Back in the days when the earliest Mac OS was conceived, the menubar was established for a good reason: screen space. On a 512x384 screen, having 12 16x16 buttons was already a lot of space -- not to mention that if a menu was longer, once placed in a window, there was a chance you actually had to move the window up in order for the damn menu to fit.

Later, with the advance of high-res displays, Apple didn't abandon the idea -- and for a reasonably good ideas: context menus and past habits.

It's a false idea that "everything" is concentrated in the menubar. Instead, the menubar contains (or should contain, in an ideal world of GUIs) only general, readily-accessible functions. For instance, if a function refers only to a certain kind of object (i.e. a Select Color item for a shape in a vector drawing program), it doesn't belong to the menubar, it belongs to a contextual menu you get by right-clicking the object..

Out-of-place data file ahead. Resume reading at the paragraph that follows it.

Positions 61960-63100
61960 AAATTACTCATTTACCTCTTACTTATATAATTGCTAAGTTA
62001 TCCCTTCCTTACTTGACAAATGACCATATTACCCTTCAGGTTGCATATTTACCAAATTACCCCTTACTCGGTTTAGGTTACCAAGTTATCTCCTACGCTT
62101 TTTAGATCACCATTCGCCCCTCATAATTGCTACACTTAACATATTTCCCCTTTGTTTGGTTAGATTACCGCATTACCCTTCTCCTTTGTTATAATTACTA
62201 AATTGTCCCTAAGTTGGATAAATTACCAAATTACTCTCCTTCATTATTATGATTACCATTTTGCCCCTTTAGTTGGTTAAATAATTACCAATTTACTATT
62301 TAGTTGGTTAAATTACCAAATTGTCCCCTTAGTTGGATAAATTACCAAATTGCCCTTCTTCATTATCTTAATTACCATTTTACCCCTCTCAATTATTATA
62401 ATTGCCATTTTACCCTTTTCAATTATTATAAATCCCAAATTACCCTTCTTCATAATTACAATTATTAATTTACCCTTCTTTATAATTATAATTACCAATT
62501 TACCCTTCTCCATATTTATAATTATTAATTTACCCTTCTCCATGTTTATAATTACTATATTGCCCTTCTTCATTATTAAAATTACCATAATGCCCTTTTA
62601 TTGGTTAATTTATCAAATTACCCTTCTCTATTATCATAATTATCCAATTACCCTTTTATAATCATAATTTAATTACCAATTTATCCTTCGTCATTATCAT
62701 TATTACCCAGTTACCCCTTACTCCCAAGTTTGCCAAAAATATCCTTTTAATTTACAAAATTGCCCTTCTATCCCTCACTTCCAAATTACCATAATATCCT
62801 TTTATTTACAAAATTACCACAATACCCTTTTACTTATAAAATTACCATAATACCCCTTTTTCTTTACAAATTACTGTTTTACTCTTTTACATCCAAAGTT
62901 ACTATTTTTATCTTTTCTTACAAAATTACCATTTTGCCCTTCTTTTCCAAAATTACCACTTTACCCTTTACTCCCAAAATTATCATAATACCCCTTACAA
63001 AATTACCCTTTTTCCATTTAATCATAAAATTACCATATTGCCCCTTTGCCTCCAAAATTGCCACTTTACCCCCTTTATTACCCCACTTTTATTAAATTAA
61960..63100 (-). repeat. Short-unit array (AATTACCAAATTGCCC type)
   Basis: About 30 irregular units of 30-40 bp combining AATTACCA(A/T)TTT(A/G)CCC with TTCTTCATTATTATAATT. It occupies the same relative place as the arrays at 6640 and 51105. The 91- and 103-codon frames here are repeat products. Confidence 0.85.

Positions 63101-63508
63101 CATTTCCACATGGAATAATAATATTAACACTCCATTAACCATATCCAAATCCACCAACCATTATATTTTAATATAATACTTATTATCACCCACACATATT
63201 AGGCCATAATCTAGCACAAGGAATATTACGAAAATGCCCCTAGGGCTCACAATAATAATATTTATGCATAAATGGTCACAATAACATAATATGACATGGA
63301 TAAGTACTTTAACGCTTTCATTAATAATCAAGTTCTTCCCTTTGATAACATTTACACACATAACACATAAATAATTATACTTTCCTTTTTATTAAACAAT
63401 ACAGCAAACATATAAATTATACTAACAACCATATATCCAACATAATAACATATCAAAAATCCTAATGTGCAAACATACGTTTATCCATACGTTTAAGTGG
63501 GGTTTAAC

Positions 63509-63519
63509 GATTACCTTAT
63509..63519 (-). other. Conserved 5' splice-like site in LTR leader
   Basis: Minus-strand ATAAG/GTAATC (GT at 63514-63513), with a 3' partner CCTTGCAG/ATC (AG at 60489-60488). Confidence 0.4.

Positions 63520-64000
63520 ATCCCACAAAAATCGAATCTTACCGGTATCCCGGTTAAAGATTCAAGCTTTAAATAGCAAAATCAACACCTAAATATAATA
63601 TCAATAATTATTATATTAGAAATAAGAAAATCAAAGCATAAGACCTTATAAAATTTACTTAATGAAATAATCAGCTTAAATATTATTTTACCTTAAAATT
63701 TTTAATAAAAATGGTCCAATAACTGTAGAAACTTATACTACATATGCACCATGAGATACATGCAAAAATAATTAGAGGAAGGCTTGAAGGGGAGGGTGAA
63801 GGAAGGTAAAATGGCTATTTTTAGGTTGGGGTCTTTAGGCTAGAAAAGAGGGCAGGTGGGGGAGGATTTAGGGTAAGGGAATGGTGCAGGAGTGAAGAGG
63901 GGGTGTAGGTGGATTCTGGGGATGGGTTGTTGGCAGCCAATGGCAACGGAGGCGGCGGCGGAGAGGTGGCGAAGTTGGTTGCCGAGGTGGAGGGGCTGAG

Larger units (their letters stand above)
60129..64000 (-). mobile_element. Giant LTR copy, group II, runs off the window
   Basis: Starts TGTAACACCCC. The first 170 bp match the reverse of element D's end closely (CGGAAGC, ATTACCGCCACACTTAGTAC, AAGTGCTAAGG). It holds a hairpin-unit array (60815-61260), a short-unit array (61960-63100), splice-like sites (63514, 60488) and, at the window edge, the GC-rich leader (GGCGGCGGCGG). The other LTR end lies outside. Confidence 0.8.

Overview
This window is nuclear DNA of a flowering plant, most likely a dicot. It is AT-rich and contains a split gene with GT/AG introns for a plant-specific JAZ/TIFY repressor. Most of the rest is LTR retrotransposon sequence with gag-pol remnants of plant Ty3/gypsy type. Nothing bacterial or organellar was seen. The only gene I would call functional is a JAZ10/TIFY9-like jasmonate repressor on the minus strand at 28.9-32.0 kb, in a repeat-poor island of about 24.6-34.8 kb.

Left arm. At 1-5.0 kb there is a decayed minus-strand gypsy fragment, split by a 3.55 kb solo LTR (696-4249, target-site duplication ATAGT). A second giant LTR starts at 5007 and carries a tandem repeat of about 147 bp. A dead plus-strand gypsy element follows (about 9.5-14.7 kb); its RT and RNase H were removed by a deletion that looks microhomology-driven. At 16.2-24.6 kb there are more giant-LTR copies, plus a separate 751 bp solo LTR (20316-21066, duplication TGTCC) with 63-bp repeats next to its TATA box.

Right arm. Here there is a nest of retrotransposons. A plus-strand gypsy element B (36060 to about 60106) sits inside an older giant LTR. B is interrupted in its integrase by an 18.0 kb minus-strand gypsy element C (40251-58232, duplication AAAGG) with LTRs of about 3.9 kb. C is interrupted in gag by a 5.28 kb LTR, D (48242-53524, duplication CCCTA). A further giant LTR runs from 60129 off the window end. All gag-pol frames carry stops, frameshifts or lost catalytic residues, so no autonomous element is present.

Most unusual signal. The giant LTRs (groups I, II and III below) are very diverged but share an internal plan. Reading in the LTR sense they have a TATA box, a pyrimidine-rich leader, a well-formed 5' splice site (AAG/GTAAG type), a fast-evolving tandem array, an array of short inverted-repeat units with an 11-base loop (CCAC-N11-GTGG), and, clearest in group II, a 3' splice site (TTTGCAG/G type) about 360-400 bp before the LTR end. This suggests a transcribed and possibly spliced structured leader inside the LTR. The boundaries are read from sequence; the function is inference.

The other important thing was that virtually all the audience of OS X was already used to having a top-screen menubar. For anyone switching fomr OS X to something else, it's an equal pain in the neck not to have the menubar up there.

With Gnome trying to implement it -- it's hardly a case of "shininess". There are a lot of people for whom that bar is the natural way to operate their computers. This is a good enough reason for implementing such a feature.

-------

Slightly uninteresting mentions.

The other reason behind that menubar is having to do with the idea of "closing" windows -- and the best example for me to show this is Gimp.

In many systems, including many X11 environments, the idea of one big window having all documents inside (i.e. Windows' MDI) is evil. Indeed, there are cases when you want to have several windows open -- in my case, for instance, it's having a look over a Python tutorial in Firefox while typing <something> in IDLE and having a window chat open just in case someone asks for me. On a 21" screen, it's no big problem for me, and I don't want one big window to force me to click on the taskbar when I want another one.